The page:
For writing, it’s still an evolving process. I find I do need to have that structure and characters and concept in place to begin with, simply to have a place to start from. My creativity needs a foundation. So I think something along the lines of a minimal outline work best. I want a general idea of where I’m going to begin with, even if I know darn well that halfway through the process, all of that will change. That’s the advantage of a minimal outline… it’s all easy to change after-the-fact.

For game development… I’ve been at this HOW MANY YEARS and haven’t really gotten it down to a science yet? I think the answer remains in rapid prototyping and iteration. Which I do, and then I don’t do. It’s like I get it down to a rhythm where things are working, but then I second-guess myself because I’m not doing it the way I’ve been taught that I’m supposed to do it. The industry and marketing and everything else works best on “vertical slices” – get one section of the game working perfectly and looking ready to ship, and then finish writing the game. But when I do that – and it’s a hard habit to break – I spend all this time working on systems that I try to make perfect and ship-worthy, only to find they don’t work with the game as a whole and need to be torn out and replaced.

More and more, I’m convinced that the best approach *FOR ME* is to simply build a skeletal version of the entire game, with crappy everything, see how it plays, and then iterate. If I was the only guy working on the game, that would probably work. But other people don’t work that way. In a team, it’s very difficult to get everything to work that way. It’s very hard to catch a vision from someone else when you have only a raw, draft “skeleton” to look at.

This requires much more noodlin’ on. I hope to figure it all out sooner rather than later.



Filed Under: Design, Dice & Paper, Game Development, Writing - Comments: 5 Comments to Read

  • McTeddy said,

    In your defense, the way videos games are made change every six months. Whether it’s the competition, the tech, or that consumers are fickle… nothing remains the same.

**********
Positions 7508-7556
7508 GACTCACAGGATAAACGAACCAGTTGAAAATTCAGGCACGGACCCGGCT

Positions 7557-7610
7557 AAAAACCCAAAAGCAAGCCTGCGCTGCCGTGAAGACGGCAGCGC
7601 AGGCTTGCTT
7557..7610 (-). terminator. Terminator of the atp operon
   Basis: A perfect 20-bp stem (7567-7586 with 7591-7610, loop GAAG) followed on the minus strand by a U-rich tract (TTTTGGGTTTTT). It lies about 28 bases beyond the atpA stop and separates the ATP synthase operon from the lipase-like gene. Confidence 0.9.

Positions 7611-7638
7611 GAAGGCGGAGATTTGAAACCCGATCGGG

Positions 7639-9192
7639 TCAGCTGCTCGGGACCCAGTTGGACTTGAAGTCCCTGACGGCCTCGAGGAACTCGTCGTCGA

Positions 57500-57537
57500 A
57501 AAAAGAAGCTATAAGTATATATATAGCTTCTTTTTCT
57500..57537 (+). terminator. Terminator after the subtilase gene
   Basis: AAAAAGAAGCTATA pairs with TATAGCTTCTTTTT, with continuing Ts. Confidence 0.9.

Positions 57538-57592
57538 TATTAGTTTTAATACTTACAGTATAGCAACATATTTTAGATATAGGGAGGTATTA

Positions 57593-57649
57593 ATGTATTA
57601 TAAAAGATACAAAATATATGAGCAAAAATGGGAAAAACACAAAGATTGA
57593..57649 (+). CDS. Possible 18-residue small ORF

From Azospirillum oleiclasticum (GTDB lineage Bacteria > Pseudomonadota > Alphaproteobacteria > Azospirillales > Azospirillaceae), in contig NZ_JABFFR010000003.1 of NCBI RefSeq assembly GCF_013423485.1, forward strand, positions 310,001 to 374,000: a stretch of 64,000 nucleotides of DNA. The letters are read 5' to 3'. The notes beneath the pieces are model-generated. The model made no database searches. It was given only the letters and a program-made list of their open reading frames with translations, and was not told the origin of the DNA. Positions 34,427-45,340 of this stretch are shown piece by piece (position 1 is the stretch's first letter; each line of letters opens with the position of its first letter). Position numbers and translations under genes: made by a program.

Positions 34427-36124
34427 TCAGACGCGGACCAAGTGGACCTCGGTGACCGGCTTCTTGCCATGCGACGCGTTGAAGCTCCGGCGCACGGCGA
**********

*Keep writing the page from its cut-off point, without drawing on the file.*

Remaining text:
Its funny though because I have the exact same thoughts often enough. I KNOW how I work best, but I often find myself reverting to traditional ways because I need to make it “work for the marketing” or something.

    I’m a big fan of rapid prototypes, and even paper prototyping as a way to solidify systems… but lord knows I’m far from having any process that actually works.

  • Rampant Coyote said,

    The flip side of the iterative process is that after a point it gets very hard to see the forest for the trees. You get used to seeing something broken or ugly or confusing for so long, you no longer see it. You are used to it.

  • Tom H. said,

    In professional gamedev, doesn’t one stereotypically prototype, with a small fraction of a full team, before building out a vertical slice? A prototyping phase should soak up a lot of those early iterations and radical systems changes.

  • Tesh said,

    Your brief aside on “vertical slice” trouble is exactly why I resist them when I have the chance in game dev. A perfectly polished vertical slice almost always results in tons of wasted time.

    …of course, the suits in an office somewhere without an imaginative bone in their body have to see such things before they understand the game, and marketers need stuff to work with… but then, when the final game isn’t like the vertical slice *because it almost never is*, nobody is happy, and the devs take all the blame.

    I think it’s a toxic feedback loop that makes games worse. I suspect a similar effect can happen with writing, though a lot of that loop is internal.

  • McTeddy said,

    Hey Tom, in my experience the answer is “Nope.”

    Game dev has relatively high prototyping costs and, at least at my studio, we were living title to title. This meant that most of our games were sold purely as an “Idea” and “Design Document” that were sadly untested and unproven.

    Once dev starts, it’s implementing pre-designed systems that have already been promised. We may do prototypes for tech, but redesigning and rewriting is already expensive at this point.

    Obviously, this IS dumb and failed spectacularly but some studios ain’t that bright.

    It’s not just small game studios either. I can recall a certain high-profile AAA flop in the last couple years that had to be rebuilt from the ground up because they only discovered it wasn’t fun after 2 years of dev and multiple showings at game shows.

    Rapid, cheap prototyping is important and if AAA actually wants to create better games for less money more studios have to embrace it.